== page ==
Pratt consented to the use of his identity in the text messages at
issue, the Judge does not find it appropriate to award Everalbum
its attorneys' fees, costs, and expenses.  Everalbum has not
demonstrated how doing so would further IRPA's objectives.
Ultimately, she does not agree with Pratt, but this, in her
opinion, does not warrant an award of fees and costs under IRPA's
discretionary fee provision.

For these reasons, Judge Ellis granted Everalbum's motion for
judgment on the pleadings.  She entered judgment for Everalbum on
Pratt's IRPA claim (Count I) and terminates this case.  She
declined to award Everalbum its attorneys' fees, costs, and
expenses.

A full-text copy of the Court's Sept. 20, 2017 Opinion and Order
is available at https://is.gd/PDSbuw from Leagle.com.

Danny Pratt, Plaintiff, represented by Benjamin Harris Richman --
brichman@edelson.com -- Edelson PC.

Danny Pratt, Plaintiff, represented by Sydney M. Janzen --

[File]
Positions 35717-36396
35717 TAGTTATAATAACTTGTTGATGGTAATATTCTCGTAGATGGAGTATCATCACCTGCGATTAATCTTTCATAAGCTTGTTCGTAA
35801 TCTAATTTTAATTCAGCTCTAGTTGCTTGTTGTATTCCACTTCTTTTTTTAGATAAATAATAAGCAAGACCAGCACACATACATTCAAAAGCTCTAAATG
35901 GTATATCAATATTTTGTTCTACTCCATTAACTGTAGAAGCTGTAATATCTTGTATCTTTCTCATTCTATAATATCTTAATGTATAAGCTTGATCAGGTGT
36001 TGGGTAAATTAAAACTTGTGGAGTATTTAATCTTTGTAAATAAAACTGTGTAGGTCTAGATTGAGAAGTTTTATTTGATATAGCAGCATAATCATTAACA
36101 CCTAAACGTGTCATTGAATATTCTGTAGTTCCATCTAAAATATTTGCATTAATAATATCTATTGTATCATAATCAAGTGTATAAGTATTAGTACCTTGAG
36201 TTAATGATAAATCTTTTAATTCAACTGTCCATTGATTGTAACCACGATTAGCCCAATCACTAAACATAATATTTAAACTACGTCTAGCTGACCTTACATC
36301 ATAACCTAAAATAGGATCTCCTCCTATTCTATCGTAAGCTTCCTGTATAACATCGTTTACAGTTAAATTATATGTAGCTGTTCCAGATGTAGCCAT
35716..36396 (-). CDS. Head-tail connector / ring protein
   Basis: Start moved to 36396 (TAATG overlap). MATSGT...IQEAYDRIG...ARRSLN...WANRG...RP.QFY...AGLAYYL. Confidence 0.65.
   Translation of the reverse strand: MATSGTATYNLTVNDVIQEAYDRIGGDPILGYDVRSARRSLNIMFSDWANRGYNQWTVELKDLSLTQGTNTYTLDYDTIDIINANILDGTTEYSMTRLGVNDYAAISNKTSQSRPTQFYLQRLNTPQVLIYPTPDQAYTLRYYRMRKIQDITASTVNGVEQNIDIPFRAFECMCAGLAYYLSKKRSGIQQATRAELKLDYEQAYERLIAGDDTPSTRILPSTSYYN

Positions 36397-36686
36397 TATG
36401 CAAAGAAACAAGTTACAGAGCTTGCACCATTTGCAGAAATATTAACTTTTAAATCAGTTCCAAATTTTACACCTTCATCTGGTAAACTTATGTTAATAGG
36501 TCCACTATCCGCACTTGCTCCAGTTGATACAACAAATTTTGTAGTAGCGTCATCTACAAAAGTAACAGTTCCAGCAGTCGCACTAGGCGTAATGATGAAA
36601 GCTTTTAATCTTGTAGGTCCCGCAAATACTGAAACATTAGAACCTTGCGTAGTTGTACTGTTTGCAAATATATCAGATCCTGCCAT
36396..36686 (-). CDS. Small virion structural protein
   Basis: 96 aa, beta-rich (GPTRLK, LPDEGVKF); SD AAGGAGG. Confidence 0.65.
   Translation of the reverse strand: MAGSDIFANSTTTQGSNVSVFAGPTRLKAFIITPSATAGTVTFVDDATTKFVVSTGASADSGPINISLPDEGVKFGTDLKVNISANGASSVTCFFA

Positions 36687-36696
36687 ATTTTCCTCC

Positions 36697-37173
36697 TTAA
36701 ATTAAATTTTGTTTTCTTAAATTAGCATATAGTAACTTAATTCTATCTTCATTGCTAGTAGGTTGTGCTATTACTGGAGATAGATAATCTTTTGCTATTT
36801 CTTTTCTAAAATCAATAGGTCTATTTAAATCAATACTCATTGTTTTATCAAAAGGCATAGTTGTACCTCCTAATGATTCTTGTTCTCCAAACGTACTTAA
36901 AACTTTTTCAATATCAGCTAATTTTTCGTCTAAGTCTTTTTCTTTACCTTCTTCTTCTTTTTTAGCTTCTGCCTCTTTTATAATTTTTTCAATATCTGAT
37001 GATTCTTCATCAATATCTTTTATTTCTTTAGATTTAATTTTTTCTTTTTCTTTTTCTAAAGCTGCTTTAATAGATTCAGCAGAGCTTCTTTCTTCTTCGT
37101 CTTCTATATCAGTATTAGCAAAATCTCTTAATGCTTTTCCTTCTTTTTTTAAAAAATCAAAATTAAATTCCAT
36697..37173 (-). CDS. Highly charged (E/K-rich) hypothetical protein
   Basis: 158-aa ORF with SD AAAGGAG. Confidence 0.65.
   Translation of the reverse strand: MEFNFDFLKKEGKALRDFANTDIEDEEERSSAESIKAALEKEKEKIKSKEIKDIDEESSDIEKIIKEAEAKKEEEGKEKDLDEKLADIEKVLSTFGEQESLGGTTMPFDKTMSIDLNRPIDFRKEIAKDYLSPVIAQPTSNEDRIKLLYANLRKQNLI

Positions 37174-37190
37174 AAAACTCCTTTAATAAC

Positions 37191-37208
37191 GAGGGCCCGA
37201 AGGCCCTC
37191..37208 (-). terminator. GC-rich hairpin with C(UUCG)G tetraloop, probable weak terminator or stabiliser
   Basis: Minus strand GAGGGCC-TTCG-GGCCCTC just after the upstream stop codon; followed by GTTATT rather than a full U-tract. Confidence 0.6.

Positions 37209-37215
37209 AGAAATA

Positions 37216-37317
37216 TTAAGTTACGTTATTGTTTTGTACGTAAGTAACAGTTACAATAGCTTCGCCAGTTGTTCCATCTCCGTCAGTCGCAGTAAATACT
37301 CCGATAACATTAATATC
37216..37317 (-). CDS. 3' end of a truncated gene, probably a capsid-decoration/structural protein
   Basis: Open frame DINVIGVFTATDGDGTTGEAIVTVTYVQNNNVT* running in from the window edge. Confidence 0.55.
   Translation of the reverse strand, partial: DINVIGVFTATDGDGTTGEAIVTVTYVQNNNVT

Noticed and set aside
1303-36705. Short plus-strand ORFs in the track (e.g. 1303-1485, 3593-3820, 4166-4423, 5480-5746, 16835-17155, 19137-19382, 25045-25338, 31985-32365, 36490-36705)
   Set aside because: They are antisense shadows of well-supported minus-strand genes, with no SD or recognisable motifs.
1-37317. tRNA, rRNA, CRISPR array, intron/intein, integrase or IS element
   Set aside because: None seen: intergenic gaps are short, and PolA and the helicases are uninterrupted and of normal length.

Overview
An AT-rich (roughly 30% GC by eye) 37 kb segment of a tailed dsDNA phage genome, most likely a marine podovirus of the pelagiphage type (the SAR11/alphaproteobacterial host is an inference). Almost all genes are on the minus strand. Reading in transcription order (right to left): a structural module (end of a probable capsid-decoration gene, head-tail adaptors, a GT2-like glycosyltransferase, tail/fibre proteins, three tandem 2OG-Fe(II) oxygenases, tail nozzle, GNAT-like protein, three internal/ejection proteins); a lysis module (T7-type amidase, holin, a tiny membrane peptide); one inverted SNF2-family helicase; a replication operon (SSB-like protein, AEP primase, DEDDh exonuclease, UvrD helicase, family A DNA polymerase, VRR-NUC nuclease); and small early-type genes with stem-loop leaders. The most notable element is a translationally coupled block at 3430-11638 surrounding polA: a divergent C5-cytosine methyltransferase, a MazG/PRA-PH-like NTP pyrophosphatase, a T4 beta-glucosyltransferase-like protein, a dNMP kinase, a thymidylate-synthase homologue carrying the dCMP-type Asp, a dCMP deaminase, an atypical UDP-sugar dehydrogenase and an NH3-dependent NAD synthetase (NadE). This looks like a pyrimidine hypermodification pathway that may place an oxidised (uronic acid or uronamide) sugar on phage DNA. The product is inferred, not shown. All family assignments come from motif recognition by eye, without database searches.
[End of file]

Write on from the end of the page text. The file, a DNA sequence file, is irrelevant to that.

sjanzen@edelson.com -- Edelson Pc.

Everalbum, Inc., Defendant, represented by John C. Gekas --
john.gekas@saul.com -- Saul Ewing Arnstein & Lehr LLP, Christina
G. Sarchio -- csarchio@orrick.com -- Orrick, Herrington &
Sutcliffe LLP, pro hac vice, Gregory D. Beaman --
gbeaman@orrick.com -- Orrick, Herrington & Sutcliffe LLP, pro hac
vice & Michael A. Jacobson -- michael.jacobson@saul.com -- Saul
Ewing Arnstein & Lehr LLP.


EXPERIAN SERVICES: Faces Suits Over Inaccurate Tax-Lien Info
------------------------------------------------------------
Jonathan Takiff, writing for Philly.com, reports that class-action
and "bad-faith" lawsuits are mixed blessings.  When victorious,
the plaintiff lawyers make lots of money, while the individual
"class" participants often split up peanuts.  At least the
lawsuits throw a spotlight, sometimes unwittingly, on issues that
affect many of us.

Credit-reporting blues. Security lapses at Equifax that have
undone the privacy and financial safety of 143 million U.S.
consumers have given us all upset stomachs.  But Equifax isn't the
only credit rater that's putting consumers' standing at risk,
charges the latest of 26 lawsuits filed against the "Big Three"
U.S. consumer-reporting agencies.

While the newest pile-on by Philly-based Berger & Montague P.C.